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Electrical resistivity of quartzite obtained from the gold-belt of the Tarkwaian rock formation in South-Western Ghana
The variation of the electrical resistivity between room temperature (300 K) and elevated temperature (500 K) has been investigated for quartzite obtained from the Gold Belt of the Tarkwaian rock formation in the south-western part of Ghana. The resistivity was measured for the passage of current through the samples in two orthogonal directions, parallel and perpendicular to the rock foliation. The average value of the room temperature resistivity for electrical conduction in the two directions were respectively, 9.02 x 105 W m and 1.95 x 108 W m. These values indicate that the ease with which current flows in the direction of foliation is about 200 times greater than in the perpendicular direction which confirms the general anisotropic behaviour of rocks. The average anisotropic coefficient was found to be 14.7. It was observed that generally, the resistivity increased with increase in temperature, attaining a maximum value at about 430 K, above which the resistivity decayed exponentially. This trend in conductivity is suggestive that two types of conduction take place in the quartzite within the temperature range studied. Between 300 K and the maximum temperature, it appears, that conduction is due to ions within the electrolytes filling the pores of the rock samples. Above the maximum temperature, the pores become dry and most probably charge carriers are responsible for the conduction as it occurs in a semiconductor. The average activation energies obtained for conduction above the maximum temperatures, in the parallel and perpendicular directions were respectively, 0.20 ± 0.03 eV and 0.83 ± 0.04 eV. These values compare favourably with the activation energies of other rock samples and are also similar to the values for some semiconductor materials.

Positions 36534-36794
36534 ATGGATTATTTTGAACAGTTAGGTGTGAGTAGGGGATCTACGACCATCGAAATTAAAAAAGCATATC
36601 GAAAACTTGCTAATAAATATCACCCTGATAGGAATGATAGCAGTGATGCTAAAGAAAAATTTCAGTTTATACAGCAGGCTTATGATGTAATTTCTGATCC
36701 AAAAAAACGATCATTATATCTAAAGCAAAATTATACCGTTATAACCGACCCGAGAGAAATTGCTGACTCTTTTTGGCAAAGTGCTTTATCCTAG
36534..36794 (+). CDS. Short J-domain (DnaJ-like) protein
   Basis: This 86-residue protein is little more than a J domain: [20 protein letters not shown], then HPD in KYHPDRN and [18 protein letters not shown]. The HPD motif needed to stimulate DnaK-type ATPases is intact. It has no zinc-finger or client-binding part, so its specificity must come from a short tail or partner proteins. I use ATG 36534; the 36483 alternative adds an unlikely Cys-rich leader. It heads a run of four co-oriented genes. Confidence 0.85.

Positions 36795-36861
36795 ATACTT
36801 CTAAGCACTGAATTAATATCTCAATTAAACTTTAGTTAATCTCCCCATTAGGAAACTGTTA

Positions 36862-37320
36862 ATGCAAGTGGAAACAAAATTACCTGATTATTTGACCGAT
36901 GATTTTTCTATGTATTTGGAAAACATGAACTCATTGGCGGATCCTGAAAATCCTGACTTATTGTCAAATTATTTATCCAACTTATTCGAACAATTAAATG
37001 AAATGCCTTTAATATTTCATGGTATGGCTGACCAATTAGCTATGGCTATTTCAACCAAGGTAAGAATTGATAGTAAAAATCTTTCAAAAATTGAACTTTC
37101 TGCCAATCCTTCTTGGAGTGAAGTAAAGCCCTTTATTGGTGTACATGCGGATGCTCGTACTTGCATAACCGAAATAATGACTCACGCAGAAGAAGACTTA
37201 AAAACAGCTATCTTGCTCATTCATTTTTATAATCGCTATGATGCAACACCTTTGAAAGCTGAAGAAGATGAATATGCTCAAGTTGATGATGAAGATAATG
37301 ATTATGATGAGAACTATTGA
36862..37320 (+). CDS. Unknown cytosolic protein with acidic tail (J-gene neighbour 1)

JOURNAL OF THE GHANA SCIENCE ASSOCIATION Volume 2 No. 2 (2000) pp. 114-120